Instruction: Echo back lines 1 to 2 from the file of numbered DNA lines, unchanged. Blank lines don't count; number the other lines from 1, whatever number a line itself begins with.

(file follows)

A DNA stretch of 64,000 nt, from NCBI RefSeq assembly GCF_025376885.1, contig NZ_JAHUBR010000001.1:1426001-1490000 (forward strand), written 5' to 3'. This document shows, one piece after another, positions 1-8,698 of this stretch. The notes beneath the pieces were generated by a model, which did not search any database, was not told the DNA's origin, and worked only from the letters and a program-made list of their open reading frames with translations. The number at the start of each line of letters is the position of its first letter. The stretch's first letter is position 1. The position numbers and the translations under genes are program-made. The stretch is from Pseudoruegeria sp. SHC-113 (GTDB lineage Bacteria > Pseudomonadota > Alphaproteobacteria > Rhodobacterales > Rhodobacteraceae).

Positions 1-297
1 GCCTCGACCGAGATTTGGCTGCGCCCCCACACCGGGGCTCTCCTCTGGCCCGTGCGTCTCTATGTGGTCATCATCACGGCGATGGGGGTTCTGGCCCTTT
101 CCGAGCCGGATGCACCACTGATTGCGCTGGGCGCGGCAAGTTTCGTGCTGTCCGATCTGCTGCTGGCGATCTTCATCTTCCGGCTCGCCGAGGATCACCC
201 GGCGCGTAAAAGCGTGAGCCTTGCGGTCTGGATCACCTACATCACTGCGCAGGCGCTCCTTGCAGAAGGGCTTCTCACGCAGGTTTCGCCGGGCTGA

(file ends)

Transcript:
A DNA stretch of 64,000 nt, from NCBI RefSeq assembly GCF_025376885.1, contig NZ_JAHUBR010000001.1:1426001-1490000 (forward strand), written 5' to 3'. This document shows, one piece after another, positions 1-8,698 of this stretch. The notes beneath the pieces were generated by a model, which did not search any database, was not told the DNA's origin, and worked only from the letters and a program-made list of their open reading frames with translations. The number at the start of each line of letters is the position of its first letter. The stretch's first letter is position 1. The position numbers and the translations under genes are program-made. The stretch is from Pseudoruegeria sp. SHC-113 (GTDB lineage Bacteria > Pseudomonadota > Alphaproteobacteria > Rhodobacterales > Rhodobacteraceae).

Positions 1-297